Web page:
"We pay for the box of cookies."
Translation:Paghiamo la scatola di biscotti.
You can, but it has a different meaning: "paghiamo per la scatola di biscotti" indicates either causation (e.g. our kid cracked open the box of cookies, so we pay for it) or partition (we bought several things, but we pay for the box of cookies, others will pay for the rest).
Va bene, grazie. I think it's these little things that make language learning difficult, but once they are understood and memorized, the rest comes easy.
Is there a simple rule for when these" extra" h's are inserted, as in paghiamo?
The root of the verb is "pag-", with a "hard" G; but adding to it the ending -iamo it would change the sound to a "soft" G (pronounced as in "page"), so the H is added to keep the letters separate. The same rule applies to other mutable parts of speech too, e.g. "la banca" (the bank) / "le banche", "il lago" (the lake) / "i laghi", "poco" (few) / "pochi". Unfortunately some roots are "weak" and actually change sound, e.g. "lo psicologo" (the psychologist) / "gli psicologi", but you can consider them as exceptions and memorize them when you meet them.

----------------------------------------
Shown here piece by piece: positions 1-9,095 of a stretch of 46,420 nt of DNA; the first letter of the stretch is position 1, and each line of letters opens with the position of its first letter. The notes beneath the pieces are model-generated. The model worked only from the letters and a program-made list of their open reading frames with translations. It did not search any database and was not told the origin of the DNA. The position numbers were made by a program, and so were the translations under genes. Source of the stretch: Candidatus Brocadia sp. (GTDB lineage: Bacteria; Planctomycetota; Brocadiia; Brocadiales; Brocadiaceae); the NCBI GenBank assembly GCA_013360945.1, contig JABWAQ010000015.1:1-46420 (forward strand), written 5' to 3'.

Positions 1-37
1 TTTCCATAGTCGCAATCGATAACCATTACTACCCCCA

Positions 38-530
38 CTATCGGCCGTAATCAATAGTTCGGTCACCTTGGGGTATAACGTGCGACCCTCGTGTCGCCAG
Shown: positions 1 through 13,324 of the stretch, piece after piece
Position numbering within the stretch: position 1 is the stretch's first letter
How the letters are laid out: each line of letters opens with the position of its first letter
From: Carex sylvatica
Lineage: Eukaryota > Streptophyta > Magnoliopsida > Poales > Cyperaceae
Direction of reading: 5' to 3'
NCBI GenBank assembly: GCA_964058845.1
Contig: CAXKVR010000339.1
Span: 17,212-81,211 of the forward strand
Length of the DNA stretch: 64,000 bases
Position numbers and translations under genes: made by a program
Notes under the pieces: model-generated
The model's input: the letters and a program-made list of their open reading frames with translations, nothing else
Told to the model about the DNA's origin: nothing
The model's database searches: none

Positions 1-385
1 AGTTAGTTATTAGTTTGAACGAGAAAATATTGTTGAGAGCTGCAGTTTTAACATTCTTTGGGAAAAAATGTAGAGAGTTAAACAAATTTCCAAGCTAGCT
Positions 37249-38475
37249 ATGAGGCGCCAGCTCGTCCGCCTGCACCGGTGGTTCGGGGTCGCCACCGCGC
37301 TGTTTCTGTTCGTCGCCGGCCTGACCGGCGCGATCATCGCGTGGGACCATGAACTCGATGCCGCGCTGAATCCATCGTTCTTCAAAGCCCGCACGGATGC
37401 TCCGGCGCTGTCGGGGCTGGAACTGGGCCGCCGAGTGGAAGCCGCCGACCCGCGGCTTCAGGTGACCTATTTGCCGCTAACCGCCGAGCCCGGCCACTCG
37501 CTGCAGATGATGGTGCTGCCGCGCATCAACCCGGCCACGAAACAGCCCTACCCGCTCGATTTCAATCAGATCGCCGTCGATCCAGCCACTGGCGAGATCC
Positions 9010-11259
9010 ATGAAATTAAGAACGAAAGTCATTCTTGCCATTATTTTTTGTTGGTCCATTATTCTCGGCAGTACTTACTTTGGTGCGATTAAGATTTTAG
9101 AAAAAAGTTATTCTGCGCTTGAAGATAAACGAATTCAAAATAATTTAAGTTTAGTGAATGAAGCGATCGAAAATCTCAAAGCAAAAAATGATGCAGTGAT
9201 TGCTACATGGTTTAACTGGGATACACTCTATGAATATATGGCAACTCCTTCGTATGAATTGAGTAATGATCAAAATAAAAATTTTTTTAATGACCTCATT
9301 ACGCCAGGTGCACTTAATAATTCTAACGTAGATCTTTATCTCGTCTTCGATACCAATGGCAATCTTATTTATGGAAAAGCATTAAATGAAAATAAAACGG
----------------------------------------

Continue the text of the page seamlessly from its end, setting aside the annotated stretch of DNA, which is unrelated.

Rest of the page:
Yes, you could say that. By the way, a similar phenomenon sometimes happens in reverse, in nouns and adjectives ending in -cia or -gia in the singular: if the "i" isn't part of the root, but only there for the "ch" or "j" sound, it gets removed in the plural, e.g. "l'arancia" (the orange) / "le arance", "la coscia" (the thigh) / "le cosce".
Like TROPHYNINES and PENDING TRAY I have the same question. Why is it di biscotti and not dei biscotti?
I know compriamo is "we purchase" but in English that is the same as we pay. I don't see why it's not accepted.
How is the word 'for' indicated here? We pay the box of biscuits is how it seems to me. Non capisco